How Do I View VSIFAX Modem Stats?

If you experience failed faxes, running these commands can help identify if the issue is affecting a single modem/phone line or multiples modems/phone lines:

grep result $VSIFAX/spool/logs/modem1* | awk '{print $6}' | sort | uniq -c | sort -rn
grep result $VSIFAX/spool/logs/modem2* | awk '{print $6}' | sort | uniq -c | sort -rn
grep result $VSIFAX/spool/logs/modem3* | awk '{print $6}' | sort | uniq -c | sort -rn
grep result $VSIFAX/spool/logs/modem4* | awk '{print $6}' | sort | uniq -c | sort -rn

How do I limit the size of CUPS log files?

To reduce the size of the CUPS logs:

Back up the existing configuration settings:

cp /etc/cups/cupsd.conf /etc/cups/cupsd.conf.`date +%Y%m%d.%H%M%S`

Open the /etc/cups/cupsd.conf configuration file in your favorite editor (i.e. vim, nano, Gnome editor, etc.).

Locate the MaxLogSize setting, and change it to a smaller value. For example, 100 MB:

MaxLogSize 100m

Restart the CUPS print service to apply the changes:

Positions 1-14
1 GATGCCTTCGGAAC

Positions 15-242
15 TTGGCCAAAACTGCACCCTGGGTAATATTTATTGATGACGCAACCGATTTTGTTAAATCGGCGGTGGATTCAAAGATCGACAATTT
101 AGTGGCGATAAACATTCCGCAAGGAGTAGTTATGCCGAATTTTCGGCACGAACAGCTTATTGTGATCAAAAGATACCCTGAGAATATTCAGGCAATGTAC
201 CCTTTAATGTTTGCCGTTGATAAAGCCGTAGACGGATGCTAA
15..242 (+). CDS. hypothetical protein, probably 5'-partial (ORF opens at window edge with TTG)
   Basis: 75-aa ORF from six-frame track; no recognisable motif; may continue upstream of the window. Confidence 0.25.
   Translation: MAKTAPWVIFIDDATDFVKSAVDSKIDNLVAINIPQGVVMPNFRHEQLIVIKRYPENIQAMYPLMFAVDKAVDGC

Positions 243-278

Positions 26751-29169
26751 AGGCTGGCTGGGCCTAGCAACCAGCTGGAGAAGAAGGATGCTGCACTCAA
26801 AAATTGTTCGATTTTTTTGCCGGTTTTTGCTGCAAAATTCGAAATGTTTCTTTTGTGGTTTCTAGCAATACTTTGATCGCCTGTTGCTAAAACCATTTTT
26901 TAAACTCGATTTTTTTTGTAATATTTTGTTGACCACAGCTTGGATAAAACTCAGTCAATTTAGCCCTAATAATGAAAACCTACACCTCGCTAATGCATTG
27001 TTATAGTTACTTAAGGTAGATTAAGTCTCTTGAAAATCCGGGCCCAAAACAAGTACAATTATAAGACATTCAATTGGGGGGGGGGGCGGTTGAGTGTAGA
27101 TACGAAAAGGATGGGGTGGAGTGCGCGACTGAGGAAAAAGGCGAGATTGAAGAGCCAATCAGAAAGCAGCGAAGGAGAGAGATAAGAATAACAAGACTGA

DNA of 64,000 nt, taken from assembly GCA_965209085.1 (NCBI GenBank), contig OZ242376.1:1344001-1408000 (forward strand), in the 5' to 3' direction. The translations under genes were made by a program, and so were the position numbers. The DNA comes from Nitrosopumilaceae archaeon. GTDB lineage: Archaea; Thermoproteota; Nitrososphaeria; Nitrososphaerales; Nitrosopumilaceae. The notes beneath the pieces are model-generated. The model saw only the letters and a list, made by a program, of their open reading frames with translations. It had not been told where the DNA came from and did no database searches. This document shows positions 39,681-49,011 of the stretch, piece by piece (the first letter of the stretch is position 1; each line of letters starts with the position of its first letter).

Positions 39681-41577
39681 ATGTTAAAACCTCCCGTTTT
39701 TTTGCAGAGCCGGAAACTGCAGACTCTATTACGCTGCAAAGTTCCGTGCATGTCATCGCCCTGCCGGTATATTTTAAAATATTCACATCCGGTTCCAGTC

service cups restart

How do I view the Linux system logs?

Nearly all Linux log files are located under the /var/log directory. You may view these log files using the text viewer or editor of your choice.

Command Line

From the command line, a common method for viewing the syslog message file is:

less /var/log/messages


View a step-by-step screencast of this process:

To view the system log files from the GUI interface:

  • Log into the GUI via any method (ie VNC, DRAC, physical console)
  • Navigate to System -> Administration -> System Log

Common Linux Logs

  • /var/log/message: general system log
  • /var/log/boot.log: boot log
  • /var/log/dmesg: kernel messages/log
  • /var/log/secure: authentication log
  • /var/log/cron: scheduled (cron) job log
  • /var/log/maillog: mail server log
  • /var/log/yum.log: software update log